– shoover
    Dec 17, 2015 at 23:55
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    $\begingroup$ @aparente001: Especially if his mother has similar issues, you should consider the possibility that there's an underlying neurological phenomenon---dyslexia or something similar. That's not to see a mnemonic isn't useful, but identifying the issue and consulting specialists in that issue may be the most helpful thing. $\endgroup$ Dec 18, 2015 at 2:27
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    $\begingroup$ Unfortunately, just pinning a dyscalculia label on the child doesn't bring a special magic wand to the problem. However, I can share some good news: when we started working together in late July, he could not add 8+2. Now he is solid with all addition and multiplication. We are making real progress and I am very proud of him. $\endgroup$ Dec 18, 2015 at 2:39
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    $\begingroup$ I am not a tutor. This question opened my eyes to what I hardly would have considered existing. Left-right reversal. Got me reading about it, made me understand your question better. Good question. $\endgroup$
    – KhoPhi
    Dec 18, 2015 at 9:07

1 Answer 1


I think I need a simple graphic mnemonic he can use to remind himself which side the ones column goes on, and which direction we go in order to get bigger numbers.

Suggestion: Start making routine use of the decimal point, and perhaps instruct the student to always write that as a guidepost; note that it always goes at the end of an integer (to the right), in the same place as a period in an English sentence (thereby leveraging his intuition in that realm).

This has the advantage that it's not too distracting to other readers if he does it all the time (e.g., many calculators do this; as opposed to the lead zeroes thing). He can use this as a flag about where the "ones" place is (immediately next to it). If commas are desired, he can be instructed to always count from this anchor point. And then hopefully later on he'll have a head start in learning about decimal fractions that come after the point, if need be.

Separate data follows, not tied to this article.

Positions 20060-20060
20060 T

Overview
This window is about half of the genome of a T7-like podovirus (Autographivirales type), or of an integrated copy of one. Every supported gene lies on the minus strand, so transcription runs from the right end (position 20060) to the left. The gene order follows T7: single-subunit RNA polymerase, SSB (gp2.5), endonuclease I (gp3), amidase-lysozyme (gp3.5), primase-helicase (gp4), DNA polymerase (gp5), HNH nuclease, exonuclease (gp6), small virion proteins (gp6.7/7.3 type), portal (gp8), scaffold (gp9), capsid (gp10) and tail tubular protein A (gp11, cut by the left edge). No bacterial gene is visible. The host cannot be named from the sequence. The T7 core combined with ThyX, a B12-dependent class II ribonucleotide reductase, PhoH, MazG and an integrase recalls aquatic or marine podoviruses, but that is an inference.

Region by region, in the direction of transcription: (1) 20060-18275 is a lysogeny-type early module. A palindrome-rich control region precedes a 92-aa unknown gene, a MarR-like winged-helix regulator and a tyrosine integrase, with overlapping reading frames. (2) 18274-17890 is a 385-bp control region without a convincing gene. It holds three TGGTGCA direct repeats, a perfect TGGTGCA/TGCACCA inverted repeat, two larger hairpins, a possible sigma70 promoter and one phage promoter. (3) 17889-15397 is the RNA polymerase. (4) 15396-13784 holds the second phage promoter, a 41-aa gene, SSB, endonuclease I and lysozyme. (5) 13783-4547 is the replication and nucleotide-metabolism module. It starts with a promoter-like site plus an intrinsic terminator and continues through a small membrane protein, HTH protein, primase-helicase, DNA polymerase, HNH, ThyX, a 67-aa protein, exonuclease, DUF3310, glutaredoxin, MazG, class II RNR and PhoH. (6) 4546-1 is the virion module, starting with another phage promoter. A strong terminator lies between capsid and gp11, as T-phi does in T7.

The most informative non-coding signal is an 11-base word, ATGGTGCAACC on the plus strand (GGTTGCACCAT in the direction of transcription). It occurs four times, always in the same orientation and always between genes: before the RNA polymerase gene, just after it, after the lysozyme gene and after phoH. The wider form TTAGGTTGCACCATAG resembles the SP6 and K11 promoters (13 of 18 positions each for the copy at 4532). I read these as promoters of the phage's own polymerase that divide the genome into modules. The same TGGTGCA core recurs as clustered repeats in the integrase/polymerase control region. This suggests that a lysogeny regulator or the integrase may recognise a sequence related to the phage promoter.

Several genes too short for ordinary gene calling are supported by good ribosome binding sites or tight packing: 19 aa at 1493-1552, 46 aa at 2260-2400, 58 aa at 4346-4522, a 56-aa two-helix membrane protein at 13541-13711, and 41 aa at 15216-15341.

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    $\begingroup$ This is a brilliant suggestion, and just the sort of thing I was looking for. I had the feeling there was something simple, if I could only think of it -- and this is it. I am going to draw the parallel between the decimal point and the period at the end of the sentence, as you suggested. I'll exploit the symmetry around the decimal point. I have started doing tenths and hundredths with him. I'll make some place value cards, shuffle them, and ask him to arrange them on the table in a V formation, with the decimal point at the bottom. Thank you very much I will post next week with an update. $\endgroup$ Dec 18, 2015 at 1:37
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    $\begingroup$ Problem solved. We did a dice-rolling game with a 12-sided die, where he would write down the digit that he rolled, and keep going until he rolled an 11 or a 12, at which point he would write the period (decimal point). Then it was my turn, and I rolled and wrote, in this way, until I rolled an 11 or 12 and wrote my decimal point. If his number was bigger, he won. He enjoyed the game very much and it only took two sessions of this and the left-right reversal problem was resolved. $\endgroup$ Jan 29, 2016 at 18:20
  • $\begingroup$ @aparente001: Fantastic! $\endgroup$ Jan 29, 2016 at 18:53